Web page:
Skip to main content

Long hot summer leads to bumper crop in Eden’s outdoor gardens

Some varieties are thriving while others are stunted by the scorching heat


Living Landscapes Educator Flo Mansbridge in the Eden Project’s Global Gardens


Chickpeas, cucumbers, courgettes and gherkins are among crops growing in superabundance outdoors at the Eden Project this summer.

The Eden team are seeing a big shift in rates of growth within the Global Gardens exhibit near the centre of the former china clay quarry, largely due to the record temperatures.

The sharp rise in temperature has meant that while some veg has thrived, other crops traditionally grown with ease in the garden and across the country have struggled.

Eden horticulturists say that the bigger, more unusual yields have been made all the more noticeable due to a slow start to the year.

Despite a lack of rain through winter and spring, night temperatures remained low until early summer, meaning the crops were expected to play a slow catch-up but instead are doing so at fast pace.

Eden’s Global Gardens are full of examples of crops grown and harvested by different communities established in the UK including China, India, the Caribbean and Eastern Europe, and as such provides an experimental exhibit, well placed to give a snapshot of how the heat is changing growing habits.

Among other crops currently thriving more than usual are tomatoes, butternut squash and aubergines. The team also recently harvested a huge number of onions, now in a drying process ready to be used by the chefs in Eden’s kitchens.

The team also reports an impressive potato harvest despite the dry weather, aided by the amount of organic matter in the soil used in the garden.

There has also been a noticeably larger amount of inflorescence, (the structure of flowers), on banana plants which are now fruiting in the garden. It often amazes Eden’s visitors to see bananas growing outside in the UK. The plant in the Global Gardens is a hardy variety of banana from Japan so is perfectly adapted to growing in the UK, however, it is unusual to see so many inflorescences at once. 

While these crops have benefited from the summer weather, others more commonly grown in the UK have struggled. In particular, swedes, which usually grow with relative ease, have developed far slower than normal and are suffering from wilting leaves. Similarly, leeks and beetroot have also failed to grow to the same level anticipated.

Living Landscapes Educator Flo Mansbridge, who looks after the Global Gardens, said: “The sudden change in temperature this summer has made developing our garden quite a challenging task.

“It is great to see some things growing in abundance but it is very concerning to see some usually common crops struggling so much to grow and this only highlights the very real issues the planet is currently facing.

“We have adapted the garden to experiment with new varieties of crops and have been surprised at how much success we have had. We are already planning for next year and are hoping to plant even more tomatoes and attempt to grow melons.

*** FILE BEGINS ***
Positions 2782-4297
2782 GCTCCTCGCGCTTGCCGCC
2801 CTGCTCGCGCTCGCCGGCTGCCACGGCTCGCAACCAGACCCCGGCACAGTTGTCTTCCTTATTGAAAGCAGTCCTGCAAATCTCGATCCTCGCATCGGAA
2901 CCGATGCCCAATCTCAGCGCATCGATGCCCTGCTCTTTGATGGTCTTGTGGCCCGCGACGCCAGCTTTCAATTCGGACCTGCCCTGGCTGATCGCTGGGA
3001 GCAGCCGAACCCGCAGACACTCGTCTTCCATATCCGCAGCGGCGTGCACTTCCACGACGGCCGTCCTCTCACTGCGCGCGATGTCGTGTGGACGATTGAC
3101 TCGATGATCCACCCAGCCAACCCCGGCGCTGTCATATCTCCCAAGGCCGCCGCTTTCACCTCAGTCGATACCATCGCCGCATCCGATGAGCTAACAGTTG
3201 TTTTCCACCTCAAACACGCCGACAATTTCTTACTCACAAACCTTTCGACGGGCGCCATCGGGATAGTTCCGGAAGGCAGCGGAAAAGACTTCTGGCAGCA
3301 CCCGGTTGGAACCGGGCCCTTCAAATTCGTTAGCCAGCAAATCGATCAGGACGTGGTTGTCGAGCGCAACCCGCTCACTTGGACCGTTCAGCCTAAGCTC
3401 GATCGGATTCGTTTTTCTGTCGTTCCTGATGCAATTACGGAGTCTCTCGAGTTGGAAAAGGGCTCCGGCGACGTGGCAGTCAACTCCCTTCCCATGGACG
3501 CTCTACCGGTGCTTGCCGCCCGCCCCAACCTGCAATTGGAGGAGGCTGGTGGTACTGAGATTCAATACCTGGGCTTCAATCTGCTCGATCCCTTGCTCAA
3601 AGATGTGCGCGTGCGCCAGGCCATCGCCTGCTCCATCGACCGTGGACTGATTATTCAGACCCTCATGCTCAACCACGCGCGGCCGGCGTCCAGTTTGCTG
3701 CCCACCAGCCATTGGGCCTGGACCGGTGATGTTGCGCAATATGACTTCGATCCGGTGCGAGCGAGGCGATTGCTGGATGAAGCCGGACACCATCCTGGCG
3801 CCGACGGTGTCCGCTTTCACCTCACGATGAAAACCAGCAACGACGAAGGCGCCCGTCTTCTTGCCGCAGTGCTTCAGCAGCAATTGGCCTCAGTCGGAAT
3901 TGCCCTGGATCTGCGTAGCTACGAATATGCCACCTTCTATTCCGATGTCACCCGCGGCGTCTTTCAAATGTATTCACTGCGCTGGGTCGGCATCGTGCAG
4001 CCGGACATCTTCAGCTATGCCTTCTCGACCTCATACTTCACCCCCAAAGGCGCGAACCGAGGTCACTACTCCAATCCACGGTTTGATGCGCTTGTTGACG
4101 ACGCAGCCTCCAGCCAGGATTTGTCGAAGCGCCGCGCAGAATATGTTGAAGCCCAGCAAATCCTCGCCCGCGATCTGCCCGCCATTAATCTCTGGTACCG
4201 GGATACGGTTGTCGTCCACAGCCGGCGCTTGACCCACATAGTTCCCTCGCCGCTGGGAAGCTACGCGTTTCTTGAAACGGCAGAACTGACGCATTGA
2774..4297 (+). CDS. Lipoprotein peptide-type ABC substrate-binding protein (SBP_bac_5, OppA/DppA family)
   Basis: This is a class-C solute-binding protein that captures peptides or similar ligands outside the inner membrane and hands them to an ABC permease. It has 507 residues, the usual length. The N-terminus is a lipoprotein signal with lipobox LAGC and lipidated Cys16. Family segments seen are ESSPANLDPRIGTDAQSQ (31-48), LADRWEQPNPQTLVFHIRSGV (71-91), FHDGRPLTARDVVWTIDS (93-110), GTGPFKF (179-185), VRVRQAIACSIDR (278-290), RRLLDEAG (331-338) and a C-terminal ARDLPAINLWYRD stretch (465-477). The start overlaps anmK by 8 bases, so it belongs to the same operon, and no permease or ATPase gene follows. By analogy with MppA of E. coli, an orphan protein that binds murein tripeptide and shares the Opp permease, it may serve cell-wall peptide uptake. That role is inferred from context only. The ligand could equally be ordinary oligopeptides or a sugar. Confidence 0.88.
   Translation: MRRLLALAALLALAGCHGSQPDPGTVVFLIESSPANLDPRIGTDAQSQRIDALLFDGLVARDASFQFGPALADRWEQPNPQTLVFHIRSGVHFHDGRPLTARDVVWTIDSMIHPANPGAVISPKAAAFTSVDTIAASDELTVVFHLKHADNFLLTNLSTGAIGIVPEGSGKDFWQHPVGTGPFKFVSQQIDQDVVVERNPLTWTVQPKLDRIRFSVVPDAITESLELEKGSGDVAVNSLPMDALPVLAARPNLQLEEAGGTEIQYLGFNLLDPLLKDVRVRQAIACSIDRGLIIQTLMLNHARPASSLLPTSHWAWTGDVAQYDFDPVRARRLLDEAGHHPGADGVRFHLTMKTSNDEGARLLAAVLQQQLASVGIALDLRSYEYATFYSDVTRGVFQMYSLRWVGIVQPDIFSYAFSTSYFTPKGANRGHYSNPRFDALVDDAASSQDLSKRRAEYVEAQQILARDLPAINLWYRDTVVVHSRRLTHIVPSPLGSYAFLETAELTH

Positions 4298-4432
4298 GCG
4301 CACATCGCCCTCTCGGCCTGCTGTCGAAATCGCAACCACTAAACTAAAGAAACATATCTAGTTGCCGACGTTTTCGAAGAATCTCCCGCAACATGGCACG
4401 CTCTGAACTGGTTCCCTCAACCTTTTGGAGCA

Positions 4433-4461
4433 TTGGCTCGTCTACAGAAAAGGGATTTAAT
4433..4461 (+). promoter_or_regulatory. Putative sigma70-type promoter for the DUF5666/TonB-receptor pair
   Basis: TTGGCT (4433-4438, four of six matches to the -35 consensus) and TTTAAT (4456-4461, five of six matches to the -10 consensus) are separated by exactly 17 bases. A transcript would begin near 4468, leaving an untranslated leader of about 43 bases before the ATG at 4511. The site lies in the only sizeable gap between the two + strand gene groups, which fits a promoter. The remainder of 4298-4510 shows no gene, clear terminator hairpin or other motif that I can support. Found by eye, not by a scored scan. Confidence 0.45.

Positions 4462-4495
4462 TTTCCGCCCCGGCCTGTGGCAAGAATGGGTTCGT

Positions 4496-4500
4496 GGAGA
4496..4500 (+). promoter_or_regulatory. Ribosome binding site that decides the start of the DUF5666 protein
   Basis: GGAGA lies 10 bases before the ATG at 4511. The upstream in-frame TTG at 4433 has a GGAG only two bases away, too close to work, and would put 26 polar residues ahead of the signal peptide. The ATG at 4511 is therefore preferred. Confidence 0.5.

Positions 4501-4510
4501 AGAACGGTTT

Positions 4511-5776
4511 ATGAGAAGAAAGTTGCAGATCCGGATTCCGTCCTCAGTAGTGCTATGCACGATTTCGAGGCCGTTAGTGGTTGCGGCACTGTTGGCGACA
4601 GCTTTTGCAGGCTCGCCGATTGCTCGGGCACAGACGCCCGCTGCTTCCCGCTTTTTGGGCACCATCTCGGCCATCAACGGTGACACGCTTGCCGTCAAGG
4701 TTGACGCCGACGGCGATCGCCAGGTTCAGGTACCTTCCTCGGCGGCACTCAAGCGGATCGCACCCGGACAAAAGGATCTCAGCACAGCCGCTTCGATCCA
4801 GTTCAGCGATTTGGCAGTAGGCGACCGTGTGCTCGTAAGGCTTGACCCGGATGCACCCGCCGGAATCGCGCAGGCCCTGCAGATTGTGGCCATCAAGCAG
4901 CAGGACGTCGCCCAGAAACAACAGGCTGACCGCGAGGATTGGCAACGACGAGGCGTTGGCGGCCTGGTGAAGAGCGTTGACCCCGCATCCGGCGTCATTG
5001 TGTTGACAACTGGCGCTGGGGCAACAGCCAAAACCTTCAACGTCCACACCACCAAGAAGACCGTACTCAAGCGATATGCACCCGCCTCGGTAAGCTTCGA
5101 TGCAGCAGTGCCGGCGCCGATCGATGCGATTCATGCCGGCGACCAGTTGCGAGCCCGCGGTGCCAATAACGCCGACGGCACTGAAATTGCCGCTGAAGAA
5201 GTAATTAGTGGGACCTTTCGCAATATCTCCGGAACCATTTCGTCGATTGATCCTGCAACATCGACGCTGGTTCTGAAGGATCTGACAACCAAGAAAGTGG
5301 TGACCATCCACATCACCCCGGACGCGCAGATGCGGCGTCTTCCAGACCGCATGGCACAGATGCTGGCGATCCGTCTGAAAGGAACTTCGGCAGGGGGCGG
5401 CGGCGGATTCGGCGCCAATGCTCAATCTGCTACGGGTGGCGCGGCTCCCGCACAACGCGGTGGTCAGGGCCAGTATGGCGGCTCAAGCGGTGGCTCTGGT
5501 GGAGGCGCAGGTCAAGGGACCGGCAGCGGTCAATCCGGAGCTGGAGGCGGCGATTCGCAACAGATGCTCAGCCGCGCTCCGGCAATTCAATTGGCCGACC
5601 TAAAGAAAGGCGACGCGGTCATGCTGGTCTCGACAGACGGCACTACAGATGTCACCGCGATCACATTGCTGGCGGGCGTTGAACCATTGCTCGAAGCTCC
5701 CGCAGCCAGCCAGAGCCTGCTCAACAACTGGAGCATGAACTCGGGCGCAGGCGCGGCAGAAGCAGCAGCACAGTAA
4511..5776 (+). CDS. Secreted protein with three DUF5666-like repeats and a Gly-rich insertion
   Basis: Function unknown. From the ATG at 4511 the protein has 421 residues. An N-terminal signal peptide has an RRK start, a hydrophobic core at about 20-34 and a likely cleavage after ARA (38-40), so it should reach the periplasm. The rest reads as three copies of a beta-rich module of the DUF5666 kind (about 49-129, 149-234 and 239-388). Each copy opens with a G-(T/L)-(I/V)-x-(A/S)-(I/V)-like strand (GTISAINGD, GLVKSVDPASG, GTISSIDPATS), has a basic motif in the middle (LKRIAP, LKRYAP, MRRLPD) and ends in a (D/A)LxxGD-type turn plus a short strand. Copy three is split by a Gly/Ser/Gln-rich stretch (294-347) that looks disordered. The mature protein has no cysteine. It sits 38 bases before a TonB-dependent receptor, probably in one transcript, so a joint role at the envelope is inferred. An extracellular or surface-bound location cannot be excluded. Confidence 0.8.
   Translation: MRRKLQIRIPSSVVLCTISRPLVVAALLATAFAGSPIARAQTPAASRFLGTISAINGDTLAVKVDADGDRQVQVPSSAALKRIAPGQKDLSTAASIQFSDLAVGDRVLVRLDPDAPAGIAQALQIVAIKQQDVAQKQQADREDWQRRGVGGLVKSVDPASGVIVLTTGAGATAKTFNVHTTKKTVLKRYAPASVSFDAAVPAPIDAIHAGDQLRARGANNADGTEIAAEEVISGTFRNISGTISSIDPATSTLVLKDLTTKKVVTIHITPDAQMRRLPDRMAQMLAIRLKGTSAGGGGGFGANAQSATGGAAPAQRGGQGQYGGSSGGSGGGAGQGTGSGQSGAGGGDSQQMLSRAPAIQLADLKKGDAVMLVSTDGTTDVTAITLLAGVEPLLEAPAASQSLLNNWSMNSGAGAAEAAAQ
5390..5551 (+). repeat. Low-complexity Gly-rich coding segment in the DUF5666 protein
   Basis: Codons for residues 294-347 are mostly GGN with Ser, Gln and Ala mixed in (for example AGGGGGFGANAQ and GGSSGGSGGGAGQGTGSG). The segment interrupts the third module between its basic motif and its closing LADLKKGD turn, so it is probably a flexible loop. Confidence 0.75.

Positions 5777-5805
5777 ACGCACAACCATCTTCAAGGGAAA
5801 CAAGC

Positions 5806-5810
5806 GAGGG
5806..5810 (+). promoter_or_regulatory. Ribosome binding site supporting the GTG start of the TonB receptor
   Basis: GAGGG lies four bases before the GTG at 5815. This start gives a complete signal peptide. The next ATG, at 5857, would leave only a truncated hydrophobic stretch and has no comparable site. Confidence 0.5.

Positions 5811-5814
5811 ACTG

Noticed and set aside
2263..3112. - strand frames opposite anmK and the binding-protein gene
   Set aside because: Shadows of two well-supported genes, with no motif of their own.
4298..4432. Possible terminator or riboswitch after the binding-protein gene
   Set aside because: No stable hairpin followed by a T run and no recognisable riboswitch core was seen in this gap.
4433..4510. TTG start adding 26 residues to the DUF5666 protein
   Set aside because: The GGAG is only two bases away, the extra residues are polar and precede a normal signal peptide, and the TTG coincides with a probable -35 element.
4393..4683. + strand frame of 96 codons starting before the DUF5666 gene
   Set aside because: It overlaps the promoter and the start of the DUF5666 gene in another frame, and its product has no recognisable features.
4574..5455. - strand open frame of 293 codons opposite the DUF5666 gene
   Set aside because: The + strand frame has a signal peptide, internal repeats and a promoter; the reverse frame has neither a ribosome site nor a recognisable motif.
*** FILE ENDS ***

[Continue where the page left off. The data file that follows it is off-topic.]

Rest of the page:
“In an attempt to help some of the more traditional crops thrive again, we are aiming to plant Sichuan pepper, peach and apricot trees, which are adapted to warmer climates and will provide a new level of shade from the sun and heat.”

To help produce a bigger yield of crops this year, Flo has started experimenting with the ‘no-dig’ method of growing as a way of improving the soil structure and to also help keep on top of weeds.

Between national lockdowns, she assembled layers of cardboard, woodchip and Eden’s green waste compost. When she returned to the garden, she was able to plant straight into the layers as they had started to decompose. She found the area had remained weed-free and the soil structure was highly improved.

Since then, Flo avoids digging in the garden where possible and tries to not leave any bare soil. She also puts down bark chips or straw to protect the soil.

The no-dig method helps retain moisture within the soil as it is not exposed to dry air conditions. It also allows organisms which are often harmed through cultivation to thrive, such as mycorrhizal fungi and beneficial bacteria.

The method also helps with the planetary emergency as it keeps carbon stored in the soil from being released as carbon dioxide.

Flo and the Eden team are hoping the Global Gardens exhibit will now act as a way to inform and inspire visitors on how they can make changes in their own gardens to help the environment and tackle climate change.

Within the garden, Eden’s own examples of composting on display show visitors its importance. This is a good use of garden and kitchen waste and means less organic waste heads to landfill, leading to a reduction in greenhouse gas emissions.

The team only use rainwater to irrigate the garden. They achieve this by capturing rainwater off shed roofs and using Eden’s rainwater harvesting system which collects rainwater from the Biomes.

Flowers such as marigolds and borage have also been purposely selected to attract beneficial insects into the garden. Allowing plants such as fennel and coriander go into flower also supports this.

Flo said: “Visitors exploring our Global Gardens can have a go at all of these methods at home, each of which will make a positive difference to the natural environment.”